Adults who were bullied at school are more likely to suffer "devastating and damaging" repercussions such as have health, money and relationship problems than their peers who weren't.
The research investigating the socioeconomic impact of bullying is the first of its kind and reveals serious illness, struggling to hold down a job and poor social relationships are just some of the effects on victims. The founder of the BeatBullying charity called the consequences "devastating, damaging and far-reaching," and urged the government to take action.
One bullying victim who spoke to the Huffington Post UK said he is unable to hold down a job and has no social life due to bouts of depression and psychosis, which he believes is the result of being targeted by bullies when he was at school.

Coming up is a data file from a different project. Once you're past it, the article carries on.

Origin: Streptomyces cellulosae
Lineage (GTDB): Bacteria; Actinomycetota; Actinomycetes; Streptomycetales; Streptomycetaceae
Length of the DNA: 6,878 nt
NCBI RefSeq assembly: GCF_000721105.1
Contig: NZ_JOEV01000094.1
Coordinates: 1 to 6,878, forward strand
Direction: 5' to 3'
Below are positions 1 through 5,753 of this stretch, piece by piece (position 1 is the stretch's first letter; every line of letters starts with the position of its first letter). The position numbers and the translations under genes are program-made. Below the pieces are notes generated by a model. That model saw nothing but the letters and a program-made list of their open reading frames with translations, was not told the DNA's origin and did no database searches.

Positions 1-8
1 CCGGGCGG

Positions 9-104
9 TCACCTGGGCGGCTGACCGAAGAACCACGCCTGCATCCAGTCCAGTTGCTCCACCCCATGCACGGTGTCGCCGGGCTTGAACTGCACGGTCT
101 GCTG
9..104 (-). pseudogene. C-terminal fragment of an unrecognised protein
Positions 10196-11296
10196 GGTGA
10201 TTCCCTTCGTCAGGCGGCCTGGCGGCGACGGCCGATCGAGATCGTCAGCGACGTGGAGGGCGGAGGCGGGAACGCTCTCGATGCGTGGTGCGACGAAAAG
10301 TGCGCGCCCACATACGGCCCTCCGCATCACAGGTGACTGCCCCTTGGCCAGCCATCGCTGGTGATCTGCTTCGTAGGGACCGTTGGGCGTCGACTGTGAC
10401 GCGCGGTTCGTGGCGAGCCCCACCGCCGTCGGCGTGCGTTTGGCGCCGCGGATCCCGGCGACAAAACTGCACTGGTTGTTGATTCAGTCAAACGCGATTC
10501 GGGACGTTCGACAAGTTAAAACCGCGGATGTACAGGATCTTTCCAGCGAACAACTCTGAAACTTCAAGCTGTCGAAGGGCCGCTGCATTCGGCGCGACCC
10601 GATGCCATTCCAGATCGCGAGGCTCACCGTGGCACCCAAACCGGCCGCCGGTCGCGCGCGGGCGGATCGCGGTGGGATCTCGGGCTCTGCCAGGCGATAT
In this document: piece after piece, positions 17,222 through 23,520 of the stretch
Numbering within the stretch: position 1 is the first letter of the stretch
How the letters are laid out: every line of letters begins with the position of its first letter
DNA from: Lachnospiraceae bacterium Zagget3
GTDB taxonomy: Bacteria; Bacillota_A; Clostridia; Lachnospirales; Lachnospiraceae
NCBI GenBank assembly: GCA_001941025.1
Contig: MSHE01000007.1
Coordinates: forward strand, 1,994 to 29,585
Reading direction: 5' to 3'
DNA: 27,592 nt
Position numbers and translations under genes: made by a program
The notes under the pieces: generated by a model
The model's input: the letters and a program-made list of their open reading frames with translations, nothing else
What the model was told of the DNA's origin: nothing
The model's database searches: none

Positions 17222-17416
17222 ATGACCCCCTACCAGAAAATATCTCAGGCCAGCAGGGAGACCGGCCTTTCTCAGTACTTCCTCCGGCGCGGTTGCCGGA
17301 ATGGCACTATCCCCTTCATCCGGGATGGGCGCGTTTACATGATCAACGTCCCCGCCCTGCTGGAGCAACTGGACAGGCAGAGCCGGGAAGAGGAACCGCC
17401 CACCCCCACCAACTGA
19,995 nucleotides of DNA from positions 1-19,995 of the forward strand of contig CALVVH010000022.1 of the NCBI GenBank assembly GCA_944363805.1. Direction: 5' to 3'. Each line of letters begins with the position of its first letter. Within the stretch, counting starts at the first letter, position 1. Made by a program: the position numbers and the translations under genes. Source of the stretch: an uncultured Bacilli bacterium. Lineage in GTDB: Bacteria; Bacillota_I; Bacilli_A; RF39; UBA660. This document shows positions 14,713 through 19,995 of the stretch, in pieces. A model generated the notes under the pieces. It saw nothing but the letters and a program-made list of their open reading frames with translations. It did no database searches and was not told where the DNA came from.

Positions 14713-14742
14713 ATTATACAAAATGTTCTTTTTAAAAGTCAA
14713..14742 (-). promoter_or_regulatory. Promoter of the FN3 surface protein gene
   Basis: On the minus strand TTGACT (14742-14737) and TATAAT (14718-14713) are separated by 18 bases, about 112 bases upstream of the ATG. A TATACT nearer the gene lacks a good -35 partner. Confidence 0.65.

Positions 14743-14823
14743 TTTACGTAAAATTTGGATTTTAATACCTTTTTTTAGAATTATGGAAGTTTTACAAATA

The study, led by Professor Dieter Wolke at University of Warwick and Dr William E. Copeland of Duke University Medical Center in the US and published in Psychological Science, looked at the impact on both the victims and the bullies themselves.
The experts, who assessed 1,420 participants between nine and 16 and 24 and 26 years of age, also looked at the effects of those who fall into both categories: "bully-victims". This group were at the highest risk of suffering health problems, being over six times more likely to be diagnosed with a serious illness, smoke regularly or develop a psychiatric disorder.
All of the groups were more than twice as likely to have difficulty in keeping a job, or commit to saving, and displayed a higher tendency for being impoverished as young adults.